Give her more verbal rewards. Praise her accomplishments and point out her talents and endearing traits. Talk often about her successes and ignore or minimize her faults. Encourage her and offer support when she takes risks such as trying out for a school play.

Talk, as a family, about what you like in yourselves and each other, and what you have to offer: “Your smile makes other people feel happy.” “Why do you think Alison and Megan like you so much?” Discuss issues that contribute to your child’s lack of confidence: “Would being taller really make you a better person?” “What’s wrong with being shy?”

Help your child find activities in which she can succeed. If she’s not good at team sports, have her try an individual sport such as swimming, tennis, karate, or gymnastics. Encourage her to pursue special interests in computers, music, art, or dance. Involve her in community service—she’ll feel good about helping others.

If she’s discouraged about her schoolwork, help her with difficult lessons and assignments, consider hiring a tutor, and investigate special programs that might make her feel better about her abilities as a student.

Once you start treating your child in a more positive way, you should see changes in her behavior and attitudes. She may seem more confident and begin to smile more. She also may start to treat friends and family members in nicer ways as she begins feeling better about herself. In all areas of her life, improved self-esteem will help her feel happier, more satisfied, and more successful.

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How can I help my child be a better sport?

Most parents want their child to be a good winner and loser. They want him to try his best in every situation and accept any outcome with grace. They have a strong stake in his sense of sportsmanship. They believe his behavior reflects on them, and if he’s a poor sport, they’re not only disappointed and angry, but embarrassed.

Kids like to win games, have the highest grades, get the starring roles, be first in line, win elections, and get prizes. Most of the time, though, a child is not number one. Defeat and mistakes are inevitable. Occasionally a coach or teacher will give a good sportsmanship award or credit a child with trying. But there are few rewards for those who lose.

A child who is a poor sport loses control easily. He may be moody or angry. He may have outbursts and throw a tennis racket, tear up a paper with a poor grade, kick a chair, or curse at an opponent. He also may be disrespectful to a teacher, counselor, umpire, coach, or parent as he vents his frustration. On a team he may belittle his peers: “Why can’t you hit the ball?” “What kind of throw was that?” “It’s your fault we’re losing the game.”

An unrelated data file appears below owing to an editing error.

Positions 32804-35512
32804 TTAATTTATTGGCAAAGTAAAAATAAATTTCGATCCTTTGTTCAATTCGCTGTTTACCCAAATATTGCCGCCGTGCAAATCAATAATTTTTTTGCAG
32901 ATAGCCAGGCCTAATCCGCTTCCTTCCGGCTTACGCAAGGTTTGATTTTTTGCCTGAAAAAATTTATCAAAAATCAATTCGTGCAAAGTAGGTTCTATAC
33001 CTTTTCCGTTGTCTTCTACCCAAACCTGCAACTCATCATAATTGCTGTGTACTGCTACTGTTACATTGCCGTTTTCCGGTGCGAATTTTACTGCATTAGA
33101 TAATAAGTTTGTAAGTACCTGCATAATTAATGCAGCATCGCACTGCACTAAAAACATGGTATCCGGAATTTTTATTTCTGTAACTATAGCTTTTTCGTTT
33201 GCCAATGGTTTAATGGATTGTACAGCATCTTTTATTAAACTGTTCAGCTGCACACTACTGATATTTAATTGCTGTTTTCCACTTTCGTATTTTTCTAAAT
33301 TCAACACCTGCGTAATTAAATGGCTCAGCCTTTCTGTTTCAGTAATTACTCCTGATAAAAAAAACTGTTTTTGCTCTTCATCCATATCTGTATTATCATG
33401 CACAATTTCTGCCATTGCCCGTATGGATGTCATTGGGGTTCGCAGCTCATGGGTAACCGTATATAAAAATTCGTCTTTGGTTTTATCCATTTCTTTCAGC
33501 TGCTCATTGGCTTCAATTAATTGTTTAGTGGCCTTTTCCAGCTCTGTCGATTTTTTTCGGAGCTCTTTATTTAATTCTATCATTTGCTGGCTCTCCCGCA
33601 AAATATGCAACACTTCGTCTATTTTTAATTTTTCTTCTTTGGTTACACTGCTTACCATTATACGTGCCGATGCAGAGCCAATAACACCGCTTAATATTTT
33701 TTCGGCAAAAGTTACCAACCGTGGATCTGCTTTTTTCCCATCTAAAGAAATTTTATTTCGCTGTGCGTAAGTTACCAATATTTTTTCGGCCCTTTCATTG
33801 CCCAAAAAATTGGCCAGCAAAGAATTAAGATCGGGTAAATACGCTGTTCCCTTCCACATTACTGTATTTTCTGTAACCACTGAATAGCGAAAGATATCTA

Sometimes a child will get down on himself and question his abilities: “I’m never entering another stupid art show again.” “I always lose the camper contests. I must be the worst kid here.” “I’ll never get on a select soccer team.”

While no one likes to lose, there are several reasons why some kids become poor sports. A child may have unreasonable expectations and become upset when he fails to live up to them. His parents may encourage his high standards by overemphasizing winning: “I hope you beat this kid because I hate the way he plays and I can’t stand his father.”

Parents may be impossible to please: “You’re not trying hard enough.” “I know you could have won the science fair if you had put more time into it.” “Too bad you came in second.” Some parents don’t set firm enough limits on their child’s displays of bad sportsmanship. They encourage his misbehavior by not trying to stop it. Poor sportsmanship is sometimes a sign of low self-esteem. A child who lacks confidence may get easily upset when he doesn’t do well. Lack of sportsmanship may also indicate that he’s in over his head, frustrated because he’s competing in situations where he doesn’t stand a fair chance. A child who doesn’t enjoy competition may not react well no matter how much support he receives.

Most pool sports are aware of being out of control and would like to behavior. However, they don’t know how to handle difficult situations. They need help and guidance when they make a mistake or lose a competition.

Tell your child about how important good sportsmanship is. Talk about how other people- friends, acquaintances, famous competitors—react to success and adversity. “She lost the election, but she still promised to support her opponent.” “When that tennis player threw his racket and cursed, everybody booed.” Let him know that it’s also important to be a good winner, one who is gracious rather than cocky.

Before he enters a competition, remind him about his behavior: “You look better when you show control.” “Have fun.” “I don’t want to hear you yell or complain.” Set limits on his negative actions and discuss consequences: “If you keep throwing your helmet, I won’t let you play.” “If you can’t control your emotions, you’ll have to quit the swim team.” Praise signs of good sportsmanship. If he handles himself well reward him with a hug, a pack of baseball cards, a note, or a treat.

Evaluate the competitions he participates in. Perhaps they’re too stressful. Some kids are spurred on by competition, while others are upset by too much of it. Your child’s sportsmanship may improve in a less intense atmosphere.

If you suspect that his attitude is rooted in a poor self-image, think of ways to increase his confidence. Spend more time with him, have fun together, encourage him in all his activities.